Half a croissant, on a plate, with a sign in front of it saying '50c'
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Financial Confessional Booth

Forgive me father, for I am skint.
  [vote for,

I had a meeting with my financial adviser recently, which was a waste of time. While he noted my income and expenses, I made up the figures I thought he wanted to hear.

I pretended that i only spent £15 a week on food, because I didn't want him to think I was greedy. I told him I spent extra on socialising, because I didn't want him to think I had a dull life.

The net result was a useless chart which told me I had £2000 extra income every month, which simply isn't true. What a waste of time.

For people like me, who find it hard to leave our ego on the doorstep, there should be a mobile Financial Confessional Booth. Made of dark wood, you draw back the velvet curtain and step inside. Talk through the screen to either a non-judgemental accountant, or a priest with a calculator. They total up your real income and real outgoings, giving you real advice based on the results. Then, best of all, you never see them again.

Leave a donation in the box.

Fishrat, Jan 07 2004


       how much do you pay for a financial adviser that you lie to? just asking.
po, Jan 07 2004

       erm.. fifty quid.. er.. three hundred.. what sounds good to you?
Fishrat, Jan 07 2004

       ... hmmm, but how large a donation to give? After all, your confessional advisor now knows the truth of your finances. A donation of a tenner and he'll know you're being stingey ... a thousand and he knows you feel too guilty and that you can't afford it!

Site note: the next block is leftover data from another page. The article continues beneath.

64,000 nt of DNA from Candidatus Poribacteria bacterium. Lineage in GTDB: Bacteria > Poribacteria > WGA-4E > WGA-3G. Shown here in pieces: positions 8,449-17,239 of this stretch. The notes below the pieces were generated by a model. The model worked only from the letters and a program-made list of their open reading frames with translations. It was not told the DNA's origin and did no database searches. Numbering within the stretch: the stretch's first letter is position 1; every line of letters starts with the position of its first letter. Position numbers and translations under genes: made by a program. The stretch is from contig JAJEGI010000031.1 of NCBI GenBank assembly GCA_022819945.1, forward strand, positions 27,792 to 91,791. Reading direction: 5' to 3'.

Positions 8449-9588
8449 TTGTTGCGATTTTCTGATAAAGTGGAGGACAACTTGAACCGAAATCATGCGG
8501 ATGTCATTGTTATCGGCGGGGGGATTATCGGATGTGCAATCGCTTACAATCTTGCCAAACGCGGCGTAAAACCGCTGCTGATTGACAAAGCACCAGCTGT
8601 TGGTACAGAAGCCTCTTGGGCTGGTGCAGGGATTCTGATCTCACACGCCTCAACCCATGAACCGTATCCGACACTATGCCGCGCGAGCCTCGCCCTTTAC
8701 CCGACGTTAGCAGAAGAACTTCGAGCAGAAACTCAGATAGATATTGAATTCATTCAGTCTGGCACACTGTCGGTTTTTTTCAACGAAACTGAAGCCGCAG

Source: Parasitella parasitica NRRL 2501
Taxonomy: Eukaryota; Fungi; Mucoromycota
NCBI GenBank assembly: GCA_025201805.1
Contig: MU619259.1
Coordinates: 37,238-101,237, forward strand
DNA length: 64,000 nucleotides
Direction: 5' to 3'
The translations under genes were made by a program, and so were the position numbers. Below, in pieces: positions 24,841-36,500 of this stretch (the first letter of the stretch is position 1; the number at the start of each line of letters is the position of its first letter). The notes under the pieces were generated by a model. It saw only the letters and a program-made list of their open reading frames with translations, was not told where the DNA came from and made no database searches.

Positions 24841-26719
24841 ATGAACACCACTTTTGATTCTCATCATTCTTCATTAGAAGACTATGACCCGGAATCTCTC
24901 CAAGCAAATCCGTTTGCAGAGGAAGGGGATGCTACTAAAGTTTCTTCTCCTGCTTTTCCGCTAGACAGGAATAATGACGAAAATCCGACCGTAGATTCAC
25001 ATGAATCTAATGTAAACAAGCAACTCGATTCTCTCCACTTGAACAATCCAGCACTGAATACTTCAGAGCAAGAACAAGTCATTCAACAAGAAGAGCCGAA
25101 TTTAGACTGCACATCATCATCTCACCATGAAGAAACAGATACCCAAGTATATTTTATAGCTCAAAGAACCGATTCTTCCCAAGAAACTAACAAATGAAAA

jonthegeologist, Jan 07 2004

       The priest could advise you on this matter, for a small extra fee. "According to what you earn, you can afford a £20 donation, plus £2 for the donation advice."
Fishrat, Jan 07 2004

       What software does your personal financial advisor use?
Inyuki, Jan 07 2004

       What makes you think the advisor wasn't just making up the chart to look impressive? Actually on the figures you gave, you probably go through £150 a month you don't have, but that's not a good selling point for him.
PeterSilly, Jan 07 2004

       I thought this was going to be for white-collar criminals to confess their frauds - ideally with a hidden web-cam spying on them for our entertainment!
dobtabulous, Jan 07 2004

       //you probably go through £150 a month you don't have// That's more of an aspiration, to be honest.
Fishrat, Jan 07 2004

       Oops - missed the K off.
PeterSilly, Jan 07 2004

       That's only five letters away from what the financial adviser told me to do.
Fishrat, Jan 07 2004

       "I just spent my last $4 on my morning liter of vodka ...<*sobs>"
Letsbuildafort, Jan 07 2004

       "You are forgiven, my son."
"Thank you, father."
"For your penance, recite sections 13 through 15 of the Securities Exchange Act of 1934. And ten Our Fathers".
"God bless you, father"

Hey, what's this item on my bill listed as "tithe"?
krelnik, Jan 08 2004

       I went to a financial advisor. He looked at me and said, "I don't do charity, kid. Get a real job."
k_sra, Jan 08 2004

       My mother provided me that statement a while ago for free ...
Letsbuildafort, Jan 08 2004


       $4 for a litre of vodka? That's cheap.Is that American?
python, Jan 08 2004

       Yeah ... It passes for a mis-labeled bottle of rubbing alcohol ... pretty nasty stuff, but effective medication against the harsh realities of life ...
Letsbuildafort, Jan 08 2004

       In UK sterling, that sounds like 20p a shot. Think I'll go bake a Vodka Tube which runs under the North Atlantic so that I can suck the stuff over to blighty and sell it to impressionable teenagers.
Fishrat, Jan 09 2004


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